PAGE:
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Cancer of the Vulva

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Cancer of the vulva is a rare female cancer affecting the external genitals. Based on U.S. cancer rates between 2006-2008, it is estimated it will affect 1 in 372 women. The death rate is 0.5 per 100,000. It is a cancer that affects mainly elderly women, although it can occur at any age.

Who is at Risk of Cancer of the Vulva?

Certain groups of women may be more likely to get cancer of the vulva than others. These are the elderly, women who smoke, women with Paget’s disease, and HPV infection.

HPV is often present in the body but may not cause any problems. However, for women whose have impaired immune systems it can cause changes to the vulva and sometimes cancer). About half of all cancers of the vulva are linked to infection with the high-risk HPV types.

Women with pre-existing conditions of the vulva can also be more prone to getting cancer of the vulva, for instance, those with lichen sclerosus or lichen planus of the vulva.

Symptoms are:

• Persistent itching of the vulva
• Burning pain in the vulva
• Soreness and patches on the skin (red, raised or darkened patches)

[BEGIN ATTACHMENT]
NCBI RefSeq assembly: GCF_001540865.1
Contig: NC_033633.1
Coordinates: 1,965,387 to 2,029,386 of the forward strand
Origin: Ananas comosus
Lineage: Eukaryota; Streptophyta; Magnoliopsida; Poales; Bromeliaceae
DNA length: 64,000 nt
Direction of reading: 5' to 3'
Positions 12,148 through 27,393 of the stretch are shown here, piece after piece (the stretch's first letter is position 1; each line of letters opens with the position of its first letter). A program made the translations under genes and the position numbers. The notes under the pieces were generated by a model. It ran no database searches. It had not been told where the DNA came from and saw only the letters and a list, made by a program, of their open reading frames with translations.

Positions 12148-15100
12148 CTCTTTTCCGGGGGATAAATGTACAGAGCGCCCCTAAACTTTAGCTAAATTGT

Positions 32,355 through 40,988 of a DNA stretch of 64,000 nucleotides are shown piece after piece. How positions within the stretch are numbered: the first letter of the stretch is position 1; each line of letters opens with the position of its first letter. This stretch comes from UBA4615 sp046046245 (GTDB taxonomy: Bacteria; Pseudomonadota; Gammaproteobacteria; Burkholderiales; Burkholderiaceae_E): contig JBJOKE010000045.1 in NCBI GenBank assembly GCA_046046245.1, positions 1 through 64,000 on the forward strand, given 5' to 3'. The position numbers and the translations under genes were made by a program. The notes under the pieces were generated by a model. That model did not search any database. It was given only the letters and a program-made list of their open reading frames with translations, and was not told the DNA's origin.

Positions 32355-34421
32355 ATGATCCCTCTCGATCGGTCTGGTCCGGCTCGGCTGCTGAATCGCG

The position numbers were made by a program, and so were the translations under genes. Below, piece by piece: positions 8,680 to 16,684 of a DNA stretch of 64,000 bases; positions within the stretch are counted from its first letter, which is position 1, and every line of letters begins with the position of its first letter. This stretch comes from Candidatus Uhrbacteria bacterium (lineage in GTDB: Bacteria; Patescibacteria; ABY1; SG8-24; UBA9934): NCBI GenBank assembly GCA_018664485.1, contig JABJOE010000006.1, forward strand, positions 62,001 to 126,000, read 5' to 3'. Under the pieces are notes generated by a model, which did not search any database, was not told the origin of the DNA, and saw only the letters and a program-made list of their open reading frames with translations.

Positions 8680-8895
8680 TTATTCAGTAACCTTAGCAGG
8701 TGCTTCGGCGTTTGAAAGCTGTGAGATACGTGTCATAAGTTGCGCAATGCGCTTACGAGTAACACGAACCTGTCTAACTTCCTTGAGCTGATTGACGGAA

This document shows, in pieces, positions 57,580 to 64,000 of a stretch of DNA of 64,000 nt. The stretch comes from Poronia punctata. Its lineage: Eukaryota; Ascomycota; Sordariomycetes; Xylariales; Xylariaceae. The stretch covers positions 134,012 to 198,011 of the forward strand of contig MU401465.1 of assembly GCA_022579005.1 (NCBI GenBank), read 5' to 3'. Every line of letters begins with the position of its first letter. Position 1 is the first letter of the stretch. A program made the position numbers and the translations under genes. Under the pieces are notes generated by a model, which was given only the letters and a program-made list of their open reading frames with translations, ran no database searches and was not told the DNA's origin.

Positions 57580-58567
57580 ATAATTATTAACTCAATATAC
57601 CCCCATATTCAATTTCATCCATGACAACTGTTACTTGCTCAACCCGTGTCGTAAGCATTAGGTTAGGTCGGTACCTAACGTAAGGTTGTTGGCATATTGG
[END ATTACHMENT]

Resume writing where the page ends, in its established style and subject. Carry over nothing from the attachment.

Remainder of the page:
• Pain when touching the vulva
• Sores or ulcers on the vulva
• Bleeding in between periods
• Burning pain when you urinate
• A lump or swelling on the vulva, possinbly resembling a wart)

If you have any of these symptoms, don’t panic as they may be due to other causes (for instance, sexually transmitted infections, thrush, vulvodynia, etc.) but it is a good idea to get checked by a doctor just in case.


Your doctor will take a full medical history and examine you. This will include an examination of the vulva and a vaginal examination. You may also be given a smear test.

If you are embarrassed or upset you can ask to be examined by a female doctor. If you tell the doctors how you feel they can do things to help you feel less self-conscious, such as putting a sheet over your abdomen.

If you have any lumps, a biopsy will be taken (a small sample of tissue). A local anaesthetic cream will be put on your skin first, followed by an injection so you don’t feel the pain.

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We value and respect our HERWriters' experiences, but everyone is different. Many of our writers are speaking from personal experience, and what's worked for them may not work for you. Their articles are not a substitute for medical advice, although we hope you can gain knowledge from their insight.